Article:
Migratory pattern: Winters are spent mostly in Mexico, Central America, and parts of the Southeastern U.S. There aren’t many places that don’t see this bird at some point during the year: Summer finds Wilson’s Warbler in California, Oregon, Washington, Idaho, Montana, Alaska, and most of Canada, including — of course — the Pacific Northwest’s own British Columbia. Breeding also occurs in parts of the American West. Most of the lower 48, with the exception of Florida, sees this warbler twice a year as it passes through on its migratory routes.

Months usually seen at backyard feeders: Not a feeder bird.


Learn more about your backyard birds in Birds of the Pacific Northwest: How to Identify 25 of the Most Popular Backyard Birds. Get it for your Kindle (which you can also read on your PC, Mac, smartphone, or tablet with this free reading app), Nook, on Smashwords, or in the iTunes bookstore.

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Male Black-throated Gray Warbler. Photo by Dominic Sherony. Graphic by Pacific Northwest Birds.

Male Black-throated Gray Warbler. Photo by Dominic Sherony. Graphic by Pacific Northwest Birds.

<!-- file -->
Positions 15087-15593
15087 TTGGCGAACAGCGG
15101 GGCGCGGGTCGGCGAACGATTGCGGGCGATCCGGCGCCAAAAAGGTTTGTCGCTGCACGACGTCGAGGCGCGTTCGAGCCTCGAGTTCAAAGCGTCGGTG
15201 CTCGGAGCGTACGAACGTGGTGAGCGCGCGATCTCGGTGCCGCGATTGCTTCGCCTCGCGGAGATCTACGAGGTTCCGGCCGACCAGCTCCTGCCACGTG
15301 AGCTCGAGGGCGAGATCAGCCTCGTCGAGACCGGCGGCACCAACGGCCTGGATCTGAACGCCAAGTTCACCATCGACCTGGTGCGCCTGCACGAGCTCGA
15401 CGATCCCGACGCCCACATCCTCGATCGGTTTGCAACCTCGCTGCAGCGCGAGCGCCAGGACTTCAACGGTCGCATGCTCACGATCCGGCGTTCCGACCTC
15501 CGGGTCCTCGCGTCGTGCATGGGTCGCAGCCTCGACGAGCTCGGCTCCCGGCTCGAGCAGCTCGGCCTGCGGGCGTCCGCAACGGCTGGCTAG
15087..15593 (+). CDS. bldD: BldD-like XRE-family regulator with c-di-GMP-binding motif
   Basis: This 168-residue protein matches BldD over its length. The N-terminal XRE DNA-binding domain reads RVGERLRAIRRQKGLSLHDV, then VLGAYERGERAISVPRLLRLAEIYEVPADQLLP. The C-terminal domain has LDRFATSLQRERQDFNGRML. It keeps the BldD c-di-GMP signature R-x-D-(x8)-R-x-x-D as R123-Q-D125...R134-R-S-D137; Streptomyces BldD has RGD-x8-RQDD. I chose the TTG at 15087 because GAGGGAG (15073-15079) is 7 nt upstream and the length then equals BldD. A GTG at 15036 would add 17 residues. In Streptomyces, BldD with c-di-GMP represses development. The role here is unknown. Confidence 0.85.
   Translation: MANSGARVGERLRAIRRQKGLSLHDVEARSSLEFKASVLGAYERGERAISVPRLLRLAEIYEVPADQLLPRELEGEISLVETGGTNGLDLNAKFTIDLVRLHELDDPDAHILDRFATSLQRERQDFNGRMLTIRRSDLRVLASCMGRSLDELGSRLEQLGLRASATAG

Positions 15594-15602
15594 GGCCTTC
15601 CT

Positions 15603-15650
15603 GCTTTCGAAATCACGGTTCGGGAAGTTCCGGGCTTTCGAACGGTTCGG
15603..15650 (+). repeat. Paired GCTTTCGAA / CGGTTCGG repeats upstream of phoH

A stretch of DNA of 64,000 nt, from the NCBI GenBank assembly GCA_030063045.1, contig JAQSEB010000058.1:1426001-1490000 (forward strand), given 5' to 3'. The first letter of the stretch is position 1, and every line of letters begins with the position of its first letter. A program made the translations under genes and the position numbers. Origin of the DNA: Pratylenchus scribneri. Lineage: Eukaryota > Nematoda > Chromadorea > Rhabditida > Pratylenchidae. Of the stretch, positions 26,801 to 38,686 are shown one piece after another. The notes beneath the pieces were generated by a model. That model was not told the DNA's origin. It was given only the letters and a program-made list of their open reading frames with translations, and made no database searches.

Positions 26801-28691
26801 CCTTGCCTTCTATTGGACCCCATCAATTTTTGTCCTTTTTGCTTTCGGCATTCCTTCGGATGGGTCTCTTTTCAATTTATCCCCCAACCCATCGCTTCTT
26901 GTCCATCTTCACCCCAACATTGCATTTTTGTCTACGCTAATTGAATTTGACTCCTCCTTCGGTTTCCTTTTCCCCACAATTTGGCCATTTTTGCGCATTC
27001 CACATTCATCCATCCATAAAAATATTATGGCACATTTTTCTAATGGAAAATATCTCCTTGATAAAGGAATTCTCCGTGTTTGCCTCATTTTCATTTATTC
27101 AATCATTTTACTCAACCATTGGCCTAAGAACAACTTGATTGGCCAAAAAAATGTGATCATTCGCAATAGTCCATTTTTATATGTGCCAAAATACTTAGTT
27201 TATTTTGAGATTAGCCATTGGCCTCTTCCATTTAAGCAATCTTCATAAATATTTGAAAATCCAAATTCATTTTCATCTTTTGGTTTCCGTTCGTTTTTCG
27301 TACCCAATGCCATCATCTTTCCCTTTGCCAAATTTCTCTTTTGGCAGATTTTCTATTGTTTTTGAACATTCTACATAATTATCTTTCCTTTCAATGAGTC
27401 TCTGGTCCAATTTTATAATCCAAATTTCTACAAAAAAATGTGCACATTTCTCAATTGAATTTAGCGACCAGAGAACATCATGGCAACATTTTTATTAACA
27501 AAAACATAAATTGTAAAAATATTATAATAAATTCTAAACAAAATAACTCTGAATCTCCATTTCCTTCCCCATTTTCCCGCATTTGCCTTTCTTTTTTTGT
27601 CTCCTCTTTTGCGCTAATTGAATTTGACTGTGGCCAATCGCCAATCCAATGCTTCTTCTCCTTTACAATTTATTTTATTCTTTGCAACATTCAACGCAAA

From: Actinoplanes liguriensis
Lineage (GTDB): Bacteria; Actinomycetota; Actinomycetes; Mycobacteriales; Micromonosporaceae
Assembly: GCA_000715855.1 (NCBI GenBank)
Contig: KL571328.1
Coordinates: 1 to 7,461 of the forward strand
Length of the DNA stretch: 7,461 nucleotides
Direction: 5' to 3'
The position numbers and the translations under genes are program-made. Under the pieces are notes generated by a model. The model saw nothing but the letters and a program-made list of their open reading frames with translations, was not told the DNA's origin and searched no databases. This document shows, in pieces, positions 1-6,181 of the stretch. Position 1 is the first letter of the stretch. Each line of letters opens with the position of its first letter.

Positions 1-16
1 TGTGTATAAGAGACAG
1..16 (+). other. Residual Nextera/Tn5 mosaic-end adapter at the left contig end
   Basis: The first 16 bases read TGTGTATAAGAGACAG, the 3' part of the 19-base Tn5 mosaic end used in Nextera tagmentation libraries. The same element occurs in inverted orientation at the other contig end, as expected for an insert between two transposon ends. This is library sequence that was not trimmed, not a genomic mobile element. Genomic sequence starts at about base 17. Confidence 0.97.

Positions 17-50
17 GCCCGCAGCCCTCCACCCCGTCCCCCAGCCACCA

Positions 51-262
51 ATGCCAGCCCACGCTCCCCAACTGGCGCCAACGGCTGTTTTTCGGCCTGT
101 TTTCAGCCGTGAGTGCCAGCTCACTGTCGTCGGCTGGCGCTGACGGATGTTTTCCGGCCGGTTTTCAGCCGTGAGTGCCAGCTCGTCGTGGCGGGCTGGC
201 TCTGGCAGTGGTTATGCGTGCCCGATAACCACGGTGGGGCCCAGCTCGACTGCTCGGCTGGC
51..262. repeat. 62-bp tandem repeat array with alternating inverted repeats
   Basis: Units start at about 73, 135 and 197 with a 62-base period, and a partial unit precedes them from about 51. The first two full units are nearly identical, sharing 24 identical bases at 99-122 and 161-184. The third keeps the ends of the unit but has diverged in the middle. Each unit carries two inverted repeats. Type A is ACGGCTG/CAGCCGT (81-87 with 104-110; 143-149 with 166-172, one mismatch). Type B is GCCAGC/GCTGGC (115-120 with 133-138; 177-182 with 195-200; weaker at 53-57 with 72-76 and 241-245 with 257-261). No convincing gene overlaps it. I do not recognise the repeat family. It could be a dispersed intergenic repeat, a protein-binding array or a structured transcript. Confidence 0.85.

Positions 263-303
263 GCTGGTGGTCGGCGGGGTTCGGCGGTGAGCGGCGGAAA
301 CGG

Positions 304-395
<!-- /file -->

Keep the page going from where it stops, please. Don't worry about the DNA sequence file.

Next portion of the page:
The Black-throated Gray Warbler is a fairly tame bird. It isn’t going to come up and land on your shoulder, but if you are lucky enough to spy one as it searches for insects among the branches, it won’t be too easily scared off. Despite its reputation of being easy to watch, the American Ornithologists’ Union says there still isn’t much research to be found on this small songbird. We know it migrates to the Pacific Northwest to breed, and then returns to Mexico in the fall. We also know that it eats insects in the summer and will add fruit to its diet in the fall and winter. Sadly, that seems to be the extent of any information gleaned about this black, white, and gray warbler.

This also means that while we can be pretty sure these warblers have about four eggs at a time, on average, we don’t know how many broods (sets of eggs) it has per year, so that information will be missing in the write-up below. Nevertheless, the Black-throated Gray Warbler is still a fascinating bird, which I hope you’ll enjoy learning about. Here we go!

Scientific name: Setophaga nigrescens (formerly Dendroica nigrescens)
Family: PARULIDAE